European Union finance ministers are set to remove the United Arab Emirates (UAE) and Switzerland next week from the bloc’s lists of countries deemed to be acting as tax havens, an EU document said.
They will however continue to blacklist three U.S. territories.
The 28-nation EU set up a blacklist and a grey list of tax havens in December 2017 after revelations of widespread avoidance schemes used by corporations and wealthy individuals to lower their tax bills.
The lists are regularly reviewed to take account of overhauls or to add new jurisdictions.
At a meeting on Oct. 10, the bloc’s finance ministers are expected to drop UAE from the blacklist, which includes jurisdictions that have failed to cooperate with the EU on tax matters. The Pacific archipelago of the Marshall Islands will also be removed from that list, an EU document said.
That would leave nine jurisdictions on the list. They are: Belize, Fiji, Oman, Samoa, Trinidad and Tobago, Vanuatu and the three U.S. territories of American Samoa, Guam, and the U.S. Virgin Islands.
Blacklisted states face reputational damage and stricter controls on transactions with the EU.
The inclusion of U.S. territories on the list has long been a source of friction with Washington. The tussle could escalate further after a bilateral trade war erupted this week over illegal EU aircraft subsidies.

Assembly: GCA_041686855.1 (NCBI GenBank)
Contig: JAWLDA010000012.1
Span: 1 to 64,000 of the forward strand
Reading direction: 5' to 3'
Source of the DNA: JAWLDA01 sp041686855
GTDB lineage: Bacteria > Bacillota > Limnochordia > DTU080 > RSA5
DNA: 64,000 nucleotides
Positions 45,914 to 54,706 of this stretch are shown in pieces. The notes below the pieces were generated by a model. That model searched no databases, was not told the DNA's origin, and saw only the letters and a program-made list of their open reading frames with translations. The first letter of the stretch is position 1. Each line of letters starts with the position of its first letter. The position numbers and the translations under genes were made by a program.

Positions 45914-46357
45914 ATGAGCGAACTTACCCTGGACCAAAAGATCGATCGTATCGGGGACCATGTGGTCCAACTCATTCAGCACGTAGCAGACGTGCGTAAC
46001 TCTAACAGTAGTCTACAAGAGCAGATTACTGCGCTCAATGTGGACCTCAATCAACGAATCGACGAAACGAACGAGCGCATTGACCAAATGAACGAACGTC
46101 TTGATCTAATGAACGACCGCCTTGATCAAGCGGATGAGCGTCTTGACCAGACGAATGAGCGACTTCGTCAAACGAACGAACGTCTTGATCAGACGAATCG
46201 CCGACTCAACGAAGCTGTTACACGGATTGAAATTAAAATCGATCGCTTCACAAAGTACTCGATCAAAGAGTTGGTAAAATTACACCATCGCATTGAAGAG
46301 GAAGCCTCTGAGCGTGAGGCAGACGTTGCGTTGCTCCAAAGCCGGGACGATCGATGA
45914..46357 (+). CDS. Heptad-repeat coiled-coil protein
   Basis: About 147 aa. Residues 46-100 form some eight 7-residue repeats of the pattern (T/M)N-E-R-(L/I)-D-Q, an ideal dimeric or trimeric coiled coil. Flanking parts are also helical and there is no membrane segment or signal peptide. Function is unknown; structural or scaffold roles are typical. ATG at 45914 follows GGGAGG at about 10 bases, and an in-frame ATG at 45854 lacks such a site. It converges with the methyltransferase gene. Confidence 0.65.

The UAE, the largest financial centre still on the list, is due to be removed because it adopted new rules on offshore structures in September, the EU document said.
The Gulf state charges no corporate taxes, making it a possible target for firms seeking to avoid paying tax in the countries where they actually operate.
The EU does not automatically add tax-free countries to its list, but to reduce the risk of tax dodging it had requested that the UAE introduce rules that would allow only companies with a real economic activity there to be incorporated.
In a separate decision, EU financial ministers are also due to remove major economic partner Switzerland from the grey list.
That list includes countries that have inadequate tax standards but have committed to change their rules to make them compliant with EU requirements.
Switzerland has delivered on its commitments, the document said, acknowledging a tax reform passed last year, and due to be in force from 2020, was sufficient to meet EU demands.
Albania, Costa Rica, Mauritius and Serbia are also set to be removed from the grey list next week. Dozens of jurisdictions around the world remain listed, including the Cayman Islands, Turkey, the Bahamas and Bermuda.
If they fail to deliver on their commitments by set deadlines, they are moved to the blacklist.